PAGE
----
Recently I read about the First & 20 project, an effort to share the home screens of various technorati. When I heard about it I immediately shot off to the page to look through the home screens. I was most excited about the possibility of finding new applications. As we all know, one of the hardest things about the app store (s aapl) is app discovery. I thought a collection of applications selected by tech-savvy people like me would be a gold mine of good, new apps I could try out.
Imagine my surprise when I found not a single new app I wanted to try. Even more surprising was how the same third-party applications appeared over and over again on people’s home screens. And the vast majority of those were applications that I either used myself or had tried in the past. Just because I have all the time in the world I decided to have fun with some math.Of the total applications found on the home screens of the First & 20 site, 77 different third-party applications were listed. 46 of those were found only once, or just under 60 percent of the total, while 31 were found multiple times. That might seem innocuous, but when you look at the total number of application slots taken up by the two groups, the numbers flip dramatically.
In total, 162 slots were taken up by third-party applications. The 40 percent of applications that were found more than once took up over 71 percent of those slots on home screens. The reason, of course, is that the distribution of applications found more than once. As you can see below, Tweetie was mentioned 11 times, while Birdfeed was mentioned eight times, etc.
To expand the sample a bit more, I took a survey of home screens of TAB writers and added that to the First & 20 data. The result was almost identical in terms of percentages, as you can see below.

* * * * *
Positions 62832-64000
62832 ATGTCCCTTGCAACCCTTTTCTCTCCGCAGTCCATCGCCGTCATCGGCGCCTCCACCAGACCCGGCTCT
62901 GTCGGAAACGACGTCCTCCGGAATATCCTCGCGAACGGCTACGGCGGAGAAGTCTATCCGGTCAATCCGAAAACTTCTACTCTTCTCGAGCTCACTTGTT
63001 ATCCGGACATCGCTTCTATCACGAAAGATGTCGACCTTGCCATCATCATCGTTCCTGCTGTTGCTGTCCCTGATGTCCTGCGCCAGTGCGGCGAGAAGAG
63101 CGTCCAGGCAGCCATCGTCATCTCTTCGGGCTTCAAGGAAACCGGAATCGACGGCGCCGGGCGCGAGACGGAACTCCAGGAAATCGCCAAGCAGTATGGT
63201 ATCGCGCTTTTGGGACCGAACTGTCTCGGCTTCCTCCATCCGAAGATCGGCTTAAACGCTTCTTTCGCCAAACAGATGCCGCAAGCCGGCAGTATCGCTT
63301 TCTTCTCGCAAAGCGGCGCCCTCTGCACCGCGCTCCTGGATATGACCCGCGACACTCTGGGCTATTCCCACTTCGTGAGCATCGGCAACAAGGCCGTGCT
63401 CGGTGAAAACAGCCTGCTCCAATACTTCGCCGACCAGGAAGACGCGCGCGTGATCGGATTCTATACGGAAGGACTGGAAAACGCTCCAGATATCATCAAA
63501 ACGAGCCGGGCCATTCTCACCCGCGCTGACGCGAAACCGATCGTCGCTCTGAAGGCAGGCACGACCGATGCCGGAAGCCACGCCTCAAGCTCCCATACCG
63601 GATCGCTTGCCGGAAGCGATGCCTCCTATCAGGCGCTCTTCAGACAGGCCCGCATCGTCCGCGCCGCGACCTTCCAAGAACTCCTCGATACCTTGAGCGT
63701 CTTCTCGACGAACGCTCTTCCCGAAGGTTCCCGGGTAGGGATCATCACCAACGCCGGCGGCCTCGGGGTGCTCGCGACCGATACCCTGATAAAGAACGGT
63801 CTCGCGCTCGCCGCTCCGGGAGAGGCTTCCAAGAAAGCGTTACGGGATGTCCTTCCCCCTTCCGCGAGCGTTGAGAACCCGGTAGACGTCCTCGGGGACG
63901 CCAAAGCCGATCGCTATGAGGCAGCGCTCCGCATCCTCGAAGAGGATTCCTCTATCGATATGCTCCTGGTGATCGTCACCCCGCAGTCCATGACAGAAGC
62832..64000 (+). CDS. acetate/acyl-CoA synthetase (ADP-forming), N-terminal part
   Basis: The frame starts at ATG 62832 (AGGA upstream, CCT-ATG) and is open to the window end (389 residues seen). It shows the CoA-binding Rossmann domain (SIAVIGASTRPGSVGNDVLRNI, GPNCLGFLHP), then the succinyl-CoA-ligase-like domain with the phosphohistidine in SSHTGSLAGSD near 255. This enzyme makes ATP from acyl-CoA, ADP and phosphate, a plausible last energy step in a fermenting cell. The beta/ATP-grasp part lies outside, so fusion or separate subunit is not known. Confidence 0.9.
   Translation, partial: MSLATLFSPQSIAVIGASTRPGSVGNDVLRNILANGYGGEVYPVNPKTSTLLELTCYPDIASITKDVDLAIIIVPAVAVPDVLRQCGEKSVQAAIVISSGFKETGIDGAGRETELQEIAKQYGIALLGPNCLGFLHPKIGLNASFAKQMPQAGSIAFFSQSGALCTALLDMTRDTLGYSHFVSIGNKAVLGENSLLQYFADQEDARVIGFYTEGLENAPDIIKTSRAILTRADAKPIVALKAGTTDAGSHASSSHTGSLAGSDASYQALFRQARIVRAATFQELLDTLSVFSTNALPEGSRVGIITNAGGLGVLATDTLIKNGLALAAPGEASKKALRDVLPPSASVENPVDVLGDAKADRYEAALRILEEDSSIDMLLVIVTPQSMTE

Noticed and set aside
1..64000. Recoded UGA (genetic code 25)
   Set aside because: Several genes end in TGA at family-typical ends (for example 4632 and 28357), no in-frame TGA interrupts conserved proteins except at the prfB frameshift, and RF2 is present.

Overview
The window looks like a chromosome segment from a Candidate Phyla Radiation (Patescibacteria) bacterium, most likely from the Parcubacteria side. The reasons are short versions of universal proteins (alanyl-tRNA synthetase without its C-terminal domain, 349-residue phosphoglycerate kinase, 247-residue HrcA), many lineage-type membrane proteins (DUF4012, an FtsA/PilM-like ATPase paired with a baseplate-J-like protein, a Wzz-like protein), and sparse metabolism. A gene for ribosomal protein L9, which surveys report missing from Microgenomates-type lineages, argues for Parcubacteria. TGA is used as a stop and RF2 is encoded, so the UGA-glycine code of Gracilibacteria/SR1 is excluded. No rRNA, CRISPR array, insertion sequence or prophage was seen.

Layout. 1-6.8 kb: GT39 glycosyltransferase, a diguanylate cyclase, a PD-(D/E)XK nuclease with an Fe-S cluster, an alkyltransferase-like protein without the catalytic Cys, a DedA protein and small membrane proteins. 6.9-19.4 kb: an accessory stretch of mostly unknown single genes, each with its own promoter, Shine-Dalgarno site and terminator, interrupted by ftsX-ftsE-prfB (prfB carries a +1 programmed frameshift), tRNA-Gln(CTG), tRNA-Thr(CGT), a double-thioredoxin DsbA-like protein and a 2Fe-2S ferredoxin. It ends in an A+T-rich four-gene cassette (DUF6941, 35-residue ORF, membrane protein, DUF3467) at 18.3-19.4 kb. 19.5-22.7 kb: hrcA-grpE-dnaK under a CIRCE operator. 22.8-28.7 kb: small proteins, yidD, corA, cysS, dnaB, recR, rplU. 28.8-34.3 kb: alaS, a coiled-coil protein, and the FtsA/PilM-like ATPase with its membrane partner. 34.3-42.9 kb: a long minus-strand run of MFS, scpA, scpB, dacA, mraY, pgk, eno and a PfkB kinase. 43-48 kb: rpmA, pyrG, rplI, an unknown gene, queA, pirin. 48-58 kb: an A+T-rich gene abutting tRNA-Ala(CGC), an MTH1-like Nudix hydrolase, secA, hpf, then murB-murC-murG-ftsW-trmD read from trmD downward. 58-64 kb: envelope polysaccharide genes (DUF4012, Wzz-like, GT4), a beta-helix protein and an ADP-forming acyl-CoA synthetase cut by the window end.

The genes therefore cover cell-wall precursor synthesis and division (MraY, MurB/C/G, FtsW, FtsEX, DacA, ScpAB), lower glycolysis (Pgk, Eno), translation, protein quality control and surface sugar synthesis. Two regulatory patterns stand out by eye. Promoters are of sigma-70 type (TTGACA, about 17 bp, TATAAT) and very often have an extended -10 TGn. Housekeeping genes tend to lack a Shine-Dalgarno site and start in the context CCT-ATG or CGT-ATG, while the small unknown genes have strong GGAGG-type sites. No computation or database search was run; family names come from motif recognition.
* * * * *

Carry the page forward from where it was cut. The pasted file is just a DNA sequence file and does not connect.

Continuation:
Yay numbers, but what does all this actually mean? What it indicates to me is just how meaningless Apple’s constant prattering about the total number of apps in the app store is. The reality is that only a small percentage of those applications are good enough to make it onto the home screens of the most discerning users. I mentioned above the problem that led me to eagerly check out the First & 20 site: the fact that finding good applications is so hard. The more useless apps continue to enter the app store, the greater this problem becomes.
It also seems to me that the barrier to compete successfully with the app store is significantly lower than some would imagine. The reality is you don’t have to have 90,000 applications to compete with the iPhone and iPod touch. You probably actually only need 1,000 very good applications on your platform. This was driven home for me when I recently saw that Android now has applications for Facebook, Remember the Milk, Pandora, Amazon and Open Table, all apps that I use on my iPhone and apps that make it easier for me to switch to Android.
Apple seems to be trying to address the problem of too many apps through in-app purchases, which holds the promise of finally killing those extraneous “lite” applications, as well as, hopefully, killing off the plethora of single book applications available on the store. But problems remain, like the fact that you don’t see app ratings while searching through the app store. In the meantime, my aimless search for quality iPhone apps continues.